binary selectors ambiguity and space

Stephan Rudlof sr at
Mon May 15 23:52:40 UTC 2006

On 16.05.2006 00:11, Andreas Raab wrote:
> Stephan Rudlof wrote:
>> NCITS J20 DRAFT December, 1997 33 of ANSI Smalltalk Standard revision
>> 1.9; in short:
>> - 'White space is allowed between the '-' and the <number>' for a
>> numeric literal; and
>> - 'If a negative <number literal> follows a binary selector there must
>> intervening white space.'
> Just out of curiosity, which of the Smalltalks that claim to be ANSI 
> compliant actually implement the above?

> A dead giveaway would probably 
> be Number>>#@- (except that according to ANSI this requires spaces, too, 
> right? right??? ;-)

My interpretation has been
1. parsing in principal goes from left to right,
2. there is one special case: the - binds from right to left, if it is
standing *alone* before a number,
3. in the case (0 at -1) the - would be eaten by parsing the @- operator
while parsing from left to right (' binarySelector ::= binaryCharacter+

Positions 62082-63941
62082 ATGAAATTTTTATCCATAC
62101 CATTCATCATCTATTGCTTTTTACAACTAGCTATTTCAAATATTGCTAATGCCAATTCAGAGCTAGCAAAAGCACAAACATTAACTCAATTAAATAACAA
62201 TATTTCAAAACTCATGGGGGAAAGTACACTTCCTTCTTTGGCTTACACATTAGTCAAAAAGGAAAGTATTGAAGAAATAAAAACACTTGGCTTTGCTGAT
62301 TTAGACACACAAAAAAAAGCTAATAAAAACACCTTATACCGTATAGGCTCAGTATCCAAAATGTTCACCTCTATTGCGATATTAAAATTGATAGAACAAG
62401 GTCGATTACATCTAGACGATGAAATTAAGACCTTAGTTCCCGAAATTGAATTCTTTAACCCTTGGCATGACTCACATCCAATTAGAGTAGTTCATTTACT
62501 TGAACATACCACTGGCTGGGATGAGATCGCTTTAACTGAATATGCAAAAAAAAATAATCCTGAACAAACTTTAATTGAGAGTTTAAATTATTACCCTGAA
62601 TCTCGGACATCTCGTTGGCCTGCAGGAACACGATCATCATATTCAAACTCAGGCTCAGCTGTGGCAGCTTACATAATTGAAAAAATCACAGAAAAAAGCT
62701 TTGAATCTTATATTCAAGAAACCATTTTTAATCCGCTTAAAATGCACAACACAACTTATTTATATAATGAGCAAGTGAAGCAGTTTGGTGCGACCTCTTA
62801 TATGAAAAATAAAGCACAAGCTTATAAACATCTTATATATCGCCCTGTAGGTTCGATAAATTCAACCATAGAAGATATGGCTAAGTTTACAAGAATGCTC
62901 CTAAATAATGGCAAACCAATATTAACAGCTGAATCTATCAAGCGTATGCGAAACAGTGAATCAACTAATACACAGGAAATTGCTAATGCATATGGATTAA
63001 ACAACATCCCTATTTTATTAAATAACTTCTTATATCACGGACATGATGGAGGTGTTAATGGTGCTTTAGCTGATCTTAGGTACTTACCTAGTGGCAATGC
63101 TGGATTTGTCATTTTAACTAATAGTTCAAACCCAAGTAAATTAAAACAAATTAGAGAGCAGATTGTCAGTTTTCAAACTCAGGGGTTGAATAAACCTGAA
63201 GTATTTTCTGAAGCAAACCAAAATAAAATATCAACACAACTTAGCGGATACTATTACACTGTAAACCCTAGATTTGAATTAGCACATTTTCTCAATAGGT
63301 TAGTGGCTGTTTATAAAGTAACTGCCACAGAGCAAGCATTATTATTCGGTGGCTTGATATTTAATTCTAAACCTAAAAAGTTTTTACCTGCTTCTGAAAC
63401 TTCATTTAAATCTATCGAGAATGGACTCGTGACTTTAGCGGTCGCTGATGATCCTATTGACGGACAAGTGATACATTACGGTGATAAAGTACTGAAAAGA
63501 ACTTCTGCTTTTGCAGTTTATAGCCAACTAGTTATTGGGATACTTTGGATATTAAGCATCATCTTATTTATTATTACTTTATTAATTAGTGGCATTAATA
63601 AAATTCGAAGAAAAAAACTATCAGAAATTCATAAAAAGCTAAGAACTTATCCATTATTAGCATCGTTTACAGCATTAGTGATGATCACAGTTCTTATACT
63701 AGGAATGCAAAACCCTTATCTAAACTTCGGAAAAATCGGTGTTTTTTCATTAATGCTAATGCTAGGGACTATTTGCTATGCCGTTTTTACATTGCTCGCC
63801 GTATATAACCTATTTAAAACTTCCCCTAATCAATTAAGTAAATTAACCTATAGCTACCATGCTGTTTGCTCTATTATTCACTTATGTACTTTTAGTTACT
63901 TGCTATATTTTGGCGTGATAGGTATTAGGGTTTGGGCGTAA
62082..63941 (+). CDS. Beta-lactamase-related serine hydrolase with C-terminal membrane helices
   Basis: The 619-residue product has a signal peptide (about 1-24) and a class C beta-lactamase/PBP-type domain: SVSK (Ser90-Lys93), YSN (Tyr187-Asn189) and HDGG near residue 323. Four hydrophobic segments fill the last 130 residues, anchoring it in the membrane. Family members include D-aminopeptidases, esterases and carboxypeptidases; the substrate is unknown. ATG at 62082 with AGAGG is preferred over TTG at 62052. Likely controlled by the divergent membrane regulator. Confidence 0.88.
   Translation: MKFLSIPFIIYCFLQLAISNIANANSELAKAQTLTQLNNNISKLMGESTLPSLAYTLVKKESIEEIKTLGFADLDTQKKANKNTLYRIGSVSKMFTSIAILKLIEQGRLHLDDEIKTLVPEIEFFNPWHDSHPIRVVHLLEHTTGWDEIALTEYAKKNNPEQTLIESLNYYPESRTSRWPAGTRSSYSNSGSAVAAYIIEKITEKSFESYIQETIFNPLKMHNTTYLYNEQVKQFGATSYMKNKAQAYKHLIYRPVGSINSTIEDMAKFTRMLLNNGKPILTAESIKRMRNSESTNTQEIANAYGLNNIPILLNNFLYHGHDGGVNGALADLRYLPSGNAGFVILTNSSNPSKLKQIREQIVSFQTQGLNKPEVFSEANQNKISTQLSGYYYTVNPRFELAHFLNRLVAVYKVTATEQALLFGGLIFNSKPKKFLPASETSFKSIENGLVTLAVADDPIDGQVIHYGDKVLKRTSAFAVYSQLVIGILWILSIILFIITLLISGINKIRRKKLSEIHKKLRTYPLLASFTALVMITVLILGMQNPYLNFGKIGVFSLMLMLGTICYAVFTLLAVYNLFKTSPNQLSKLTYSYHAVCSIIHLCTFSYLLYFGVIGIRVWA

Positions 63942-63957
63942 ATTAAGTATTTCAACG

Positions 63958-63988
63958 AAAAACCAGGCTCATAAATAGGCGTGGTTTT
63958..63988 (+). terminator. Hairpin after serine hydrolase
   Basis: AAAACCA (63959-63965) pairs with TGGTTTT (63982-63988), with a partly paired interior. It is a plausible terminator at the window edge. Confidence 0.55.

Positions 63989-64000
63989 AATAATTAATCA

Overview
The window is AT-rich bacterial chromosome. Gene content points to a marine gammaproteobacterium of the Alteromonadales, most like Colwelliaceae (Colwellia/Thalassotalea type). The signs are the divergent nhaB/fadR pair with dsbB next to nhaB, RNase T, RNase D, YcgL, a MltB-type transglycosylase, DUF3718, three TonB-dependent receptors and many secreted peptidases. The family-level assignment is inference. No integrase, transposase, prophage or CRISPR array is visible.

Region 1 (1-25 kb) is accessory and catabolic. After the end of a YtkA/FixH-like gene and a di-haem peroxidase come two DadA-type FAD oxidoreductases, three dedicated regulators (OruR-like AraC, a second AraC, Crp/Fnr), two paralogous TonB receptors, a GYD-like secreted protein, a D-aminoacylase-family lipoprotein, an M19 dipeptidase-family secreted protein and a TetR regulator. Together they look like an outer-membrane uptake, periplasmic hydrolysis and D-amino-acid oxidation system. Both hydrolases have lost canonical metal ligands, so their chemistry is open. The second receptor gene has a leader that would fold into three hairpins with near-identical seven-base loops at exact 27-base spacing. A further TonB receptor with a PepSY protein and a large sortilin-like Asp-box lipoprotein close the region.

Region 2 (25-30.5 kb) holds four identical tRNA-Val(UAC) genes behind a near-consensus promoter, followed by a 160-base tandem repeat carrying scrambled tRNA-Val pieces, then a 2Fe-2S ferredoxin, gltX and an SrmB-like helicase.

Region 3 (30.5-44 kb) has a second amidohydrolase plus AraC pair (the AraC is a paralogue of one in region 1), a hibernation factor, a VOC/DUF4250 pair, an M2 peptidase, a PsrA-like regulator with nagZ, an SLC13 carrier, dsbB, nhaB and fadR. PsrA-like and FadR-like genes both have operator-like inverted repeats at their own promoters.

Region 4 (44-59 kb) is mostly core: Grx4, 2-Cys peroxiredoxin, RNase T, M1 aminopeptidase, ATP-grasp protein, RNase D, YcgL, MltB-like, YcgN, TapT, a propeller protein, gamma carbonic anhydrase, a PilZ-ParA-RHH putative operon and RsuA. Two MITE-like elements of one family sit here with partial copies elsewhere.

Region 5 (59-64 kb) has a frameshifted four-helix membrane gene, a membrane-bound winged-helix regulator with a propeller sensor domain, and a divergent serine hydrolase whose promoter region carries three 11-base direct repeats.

', allowing arbitrary many binary characters).

This is my interpretation... Any others?

Case 2. seen together with
4. binding of - from right to left does *not* apply, if a variable is
5. + does not bind like -,
6. (1 - - 1) is allowed, but (1 + + 1) not,
makes it really very special.

Especially 6. feels odd to me.

Note: Squeak follows 6., but not 3..

To get 3. into the standard there would be a need for a further special
case @- before numbers related to the creation of Points AFAICS. But
Points are not covered by the standard.

Best regards,

> so can anyone confirm which Smalltalks out there 
> actually compile according to those rules? Briefly checking VW shows it 
> doesn't, neither does Squeak. What about others?
> Cheers,
>    - Andreas

Stephan Rudlof (sr at
   "Genius doesn't work on an assembly line basis.
    You can't simply say, 'Today I will be brilliant.'"
    -- Kirk, "The Ultimate Computer", stardate 4731.3

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